Magnitude 2.7 Earthquake Struck 28 km ESE of Lomo de Arico, Spain on June 24, 2005 16:56:04

Last Updated: 2014-11-07 01:26:17

On June 24, 2005 16:56:04 an earthquake with magnitude of 2.7 on the richter scale hit 28 km ESE of Lomo de Arico, Spain. The earthquake originated at a depth of approximately 23.1 kilometers below the Earth's surface on longitude -16.217° and latitude 28.055°. According to documented reports people felt the earth quake, No tsunami was triggered due to the earthquake.

Magnitude & Depth

The earthquake that appeared on June 24, 2005 16:56:04 had a magnitude of 2.7 on the richter scale. Which is considered to be a minor earthquake and is often felt but causes little to no damage.

Shallow earthquakes are considered between 0 and 70 km deep, while intermediate earthquakes range from 70 - 300 km deep and deep earthquakes are between 300 - 700 km deep.

Are shallow earthquakes more destructive?

Shallow quakes generally tend to be more damaging than deeper quakes. Seismic waves from deep quakes have to travel farther to the surface, losing energy along the way.

Nearby Cities and Towns

The nearest significant population center is San Isidro in Alicante, Spain, located 33 kilometers or 20 miles ← W of the earthquake's epicenter. Other cities in close proximity include Granadilla de Abona (Santa Cruz de Tenerife, Spain) located 35 km (22 mi) ← W and San Miguel De Abona (Santa Cruz de Tenerife, Spain) located 39 km (24 mi) ← W of the epicenter.

In total, we found 25 cities in our database that might have been impacted by the earthquake.

Distance Direction City State Country
33 km (20 mi) ← W San Isidro Alicante 🇪🇸 Spain
35 km (22 mi) ← W Granadilla de Abona Santa Cruz de Tenerife 🇪🇸 Spain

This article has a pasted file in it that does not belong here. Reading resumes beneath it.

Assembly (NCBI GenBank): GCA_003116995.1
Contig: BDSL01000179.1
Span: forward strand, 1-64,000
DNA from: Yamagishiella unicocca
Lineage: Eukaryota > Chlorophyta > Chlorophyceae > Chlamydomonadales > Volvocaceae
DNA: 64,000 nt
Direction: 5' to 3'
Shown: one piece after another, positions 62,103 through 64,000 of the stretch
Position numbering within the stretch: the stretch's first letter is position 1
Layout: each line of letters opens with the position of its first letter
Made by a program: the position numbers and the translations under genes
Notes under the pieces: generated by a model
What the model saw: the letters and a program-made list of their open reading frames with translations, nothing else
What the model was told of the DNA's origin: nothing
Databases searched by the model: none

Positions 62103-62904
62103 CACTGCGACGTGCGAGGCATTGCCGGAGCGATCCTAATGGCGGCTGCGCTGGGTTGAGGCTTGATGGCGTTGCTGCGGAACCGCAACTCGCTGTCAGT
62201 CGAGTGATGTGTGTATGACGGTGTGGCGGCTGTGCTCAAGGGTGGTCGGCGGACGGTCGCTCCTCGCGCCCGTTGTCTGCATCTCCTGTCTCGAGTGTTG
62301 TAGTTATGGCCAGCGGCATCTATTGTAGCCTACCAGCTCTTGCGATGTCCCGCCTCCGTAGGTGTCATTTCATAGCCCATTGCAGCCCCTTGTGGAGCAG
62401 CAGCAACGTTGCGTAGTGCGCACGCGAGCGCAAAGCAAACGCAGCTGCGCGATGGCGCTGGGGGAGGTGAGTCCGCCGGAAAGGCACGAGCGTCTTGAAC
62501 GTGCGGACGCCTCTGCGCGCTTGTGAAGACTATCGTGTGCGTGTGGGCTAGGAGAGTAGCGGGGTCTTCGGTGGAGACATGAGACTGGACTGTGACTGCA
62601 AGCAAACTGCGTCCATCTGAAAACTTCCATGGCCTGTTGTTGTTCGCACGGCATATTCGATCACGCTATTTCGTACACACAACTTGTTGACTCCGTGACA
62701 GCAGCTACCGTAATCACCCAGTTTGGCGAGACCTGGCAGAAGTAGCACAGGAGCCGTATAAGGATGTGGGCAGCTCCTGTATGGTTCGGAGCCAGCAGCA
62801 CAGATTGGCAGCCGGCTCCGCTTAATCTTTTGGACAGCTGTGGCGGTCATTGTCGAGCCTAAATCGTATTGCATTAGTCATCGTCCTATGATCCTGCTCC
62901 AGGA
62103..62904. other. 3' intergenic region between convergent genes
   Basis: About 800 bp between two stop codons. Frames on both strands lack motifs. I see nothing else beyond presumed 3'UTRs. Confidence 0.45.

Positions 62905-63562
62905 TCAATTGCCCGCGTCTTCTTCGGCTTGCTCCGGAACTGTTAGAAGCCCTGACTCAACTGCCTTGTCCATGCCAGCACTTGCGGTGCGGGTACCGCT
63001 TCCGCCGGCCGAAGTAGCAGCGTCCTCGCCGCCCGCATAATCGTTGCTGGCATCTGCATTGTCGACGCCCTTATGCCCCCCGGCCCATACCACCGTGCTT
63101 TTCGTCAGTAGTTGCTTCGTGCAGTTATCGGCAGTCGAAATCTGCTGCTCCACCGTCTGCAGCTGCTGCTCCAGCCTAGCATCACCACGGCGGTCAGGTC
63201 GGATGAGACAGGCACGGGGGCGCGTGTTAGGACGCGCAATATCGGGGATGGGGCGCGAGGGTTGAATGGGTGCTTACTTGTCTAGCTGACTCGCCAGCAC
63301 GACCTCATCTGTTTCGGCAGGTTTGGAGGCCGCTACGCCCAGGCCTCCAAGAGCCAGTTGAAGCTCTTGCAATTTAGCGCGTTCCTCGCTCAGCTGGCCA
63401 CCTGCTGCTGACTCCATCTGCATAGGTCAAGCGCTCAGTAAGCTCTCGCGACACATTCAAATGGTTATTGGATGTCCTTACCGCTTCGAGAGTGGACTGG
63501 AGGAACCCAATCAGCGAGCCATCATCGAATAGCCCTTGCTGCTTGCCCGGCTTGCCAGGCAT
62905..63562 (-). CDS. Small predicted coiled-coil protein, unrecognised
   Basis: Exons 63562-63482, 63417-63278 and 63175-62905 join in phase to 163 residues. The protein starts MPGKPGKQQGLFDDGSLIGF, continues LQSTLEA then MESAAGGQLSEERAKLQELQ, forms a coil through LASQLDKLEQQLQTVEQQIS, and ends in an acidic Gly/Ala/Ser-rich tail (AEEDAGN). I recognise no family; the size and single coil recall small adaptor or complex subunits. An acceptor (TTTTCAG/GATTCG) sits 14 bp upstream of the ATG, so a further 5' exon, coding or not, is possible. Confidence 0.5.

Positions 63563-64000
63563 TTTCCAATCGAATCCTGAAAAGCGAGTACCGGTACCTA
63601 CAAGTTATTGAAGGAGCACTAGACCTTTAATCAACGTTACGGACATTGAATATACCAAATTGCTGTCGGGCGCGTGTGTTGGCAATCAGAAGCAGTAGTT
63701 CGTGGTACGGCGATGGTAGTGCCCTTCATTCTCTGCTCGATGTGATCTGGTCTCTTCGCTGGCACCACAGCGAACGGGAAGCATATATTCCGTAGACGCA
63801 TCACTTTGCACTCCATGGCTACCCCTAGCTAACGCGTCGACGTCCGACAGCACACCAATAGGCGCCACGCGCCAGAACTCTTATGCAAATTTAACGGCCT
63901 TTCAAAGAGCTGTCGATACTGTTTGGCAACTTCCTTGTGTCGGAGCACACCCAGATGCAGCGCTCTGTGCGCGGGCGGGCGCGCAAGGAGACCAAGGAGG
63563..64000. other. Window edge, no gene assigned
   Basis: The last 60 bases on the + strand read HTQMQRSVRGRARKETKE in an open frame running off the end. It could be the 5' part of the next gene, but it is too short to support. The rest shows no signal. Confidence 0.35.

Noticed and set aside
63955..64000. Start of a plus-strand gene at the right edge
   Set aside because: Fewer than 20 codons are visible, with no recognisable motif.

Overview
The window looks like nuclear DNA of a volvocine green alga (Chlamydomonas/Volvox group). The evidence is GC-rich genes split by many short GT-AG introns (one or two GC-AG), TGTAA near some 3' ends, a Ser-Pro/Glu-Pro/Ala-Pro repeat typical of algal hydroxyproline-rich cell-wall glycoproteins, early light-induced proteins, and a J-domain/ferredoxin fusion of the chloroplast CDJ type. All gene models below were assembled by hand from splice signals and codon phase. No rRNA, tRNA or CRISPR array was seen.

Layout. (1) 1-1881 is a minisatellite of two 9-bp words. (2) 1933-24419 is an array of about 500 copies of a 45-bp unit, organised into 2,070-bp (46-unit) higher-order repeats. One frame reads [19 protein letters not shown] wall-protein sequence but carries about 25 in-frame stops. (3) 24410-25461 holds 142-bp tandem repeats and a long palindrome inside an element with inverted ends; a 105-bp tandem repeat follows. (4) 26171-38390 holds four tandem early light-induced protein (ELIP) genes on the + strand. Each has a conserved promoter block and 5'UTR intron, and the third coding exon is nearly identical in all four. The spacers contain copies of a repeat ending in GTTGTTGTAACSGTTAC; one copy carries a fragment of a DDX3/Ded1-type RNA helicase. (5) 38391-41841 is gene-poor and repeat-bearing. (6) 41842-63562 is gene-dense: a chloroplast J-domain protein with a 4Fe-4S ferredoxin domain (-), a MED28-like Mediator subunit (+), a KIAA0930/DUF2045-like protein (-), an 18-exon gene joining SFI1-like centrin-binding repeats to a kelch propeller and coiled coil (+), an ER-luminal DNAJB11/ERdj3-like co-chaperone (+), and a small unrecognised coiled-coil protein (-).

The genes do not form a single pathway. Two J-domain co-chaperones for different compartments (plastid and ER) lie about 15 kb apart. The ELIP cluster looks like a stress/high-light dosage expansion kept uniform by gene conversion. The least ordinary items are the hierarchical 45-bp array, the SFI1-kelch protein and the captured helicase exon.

39 km (24 mi) ← W San Miguel De Abona Santa Cruz de Tenerife 🇪🇸 Spain
43 km (26 mi) → E San Nicolás Las Palmas 🇪🇸 Spain
43 km (26 mi) ↙ SW Las Rosas Las Palmas 🇪🇸 Spain
45 km (28 mi) ← W Arona Santa Cruz de Tenerife 🇪🇸 Spain
50 km (31 mi) ↗ NE Agaete Las Palmas 🇪🇸 Spain
50 km (31 mi) ← W Adeje Santa Cruz de Tenerife 🇪🇸 Spain
50 km (31 mi) ← W Playa de las Américas Las Palmas 🇪🇸 Spain
51 km (32 mi) → E Mogán Las Palmas 🇪🇸 Spain
56 km (34 mi) → E Artenara Las Palmas 🇪🇸 Spain
57 km (35 mi) → E Puerto Rico Las Palmas 🇪🇸 Spain
59 km (36 mi) → E Tejeda Las Palmas 🇪🇸 Spain
62 km (39 mi) → E Valleseco Las Palmas 🇪🇸 Spain
62 km (38 mi) ↗ NE Moya Las Palmas 🇪🇸 Spain
64 km (40 mi) → E San Bartolomé de Tirajana Las Palmas 🇪🇸 Spain
64 km (40 mi) ↗ NE Firgas Las Palmas 🇪🇸 Spain
65 km (40 mi) ↗ NE Teror Las Palmas 🇪🇸 Spain
67 km (41 mi) → E Vega de San Mateo Las Palmas 🇪🇸 Spain
68 km (42 mi) → E Santa Lucía Las Palmas 🇪🇸 Spain
68 km (42 mi) ↗ NE Arucas Las Palmas 🇪🇸 Spain
69 km (43 mi) → E Santa Brígida Las Palmas 🇪🇸 Spain
70 km (44 mi) → E Playa del Ingles Las Palmas 🇪🇸 Spain
70 km (43 mi) → E Maspalomas Las Palmas 🇪🇸 Spain
71 km (44 mi) → E Valsequillo de Gran Canaria Las Palmas 🇪🇸 Spain

Nearby Power Plants

We found a total 5 utility-scale power plants in the vecinity of the earthquakes epicenter. Ranging form closest to furtherst, one of these is a neaclear power plant.

Distance Direction Power Plant Type Capacity
27 km (17 mi) ← W GRANADILLA 1 GAS 1 Oil 693.34 MW
30 km (18 mi) ← W Solten II Solar 11.0 MW
30 km (18 mi) ← W Solten I Solar 13.0 MW
30 km (18 mi) ← W Solten Solar 19.7 MW
45 km (28 mi) ← W ARONA 1 GAS 1 Oil 43.2 MW

Power Plants & Risks During Earthquakes

We found 2 types of power plants in the vecinity of the magnitude 2.7 earthquake that struck 28 km ESE of Lomo de Arico, Spain on June 24, 2005 16:56:04. These types were Oil power plants, Solar power plants, below you find information how each type of power plant can pose a risk to you as a person or the ecosytem around you.

None of this information should be used as guidence in an event of an emergency, but rather as additional references to information provided by national, state and local authorities.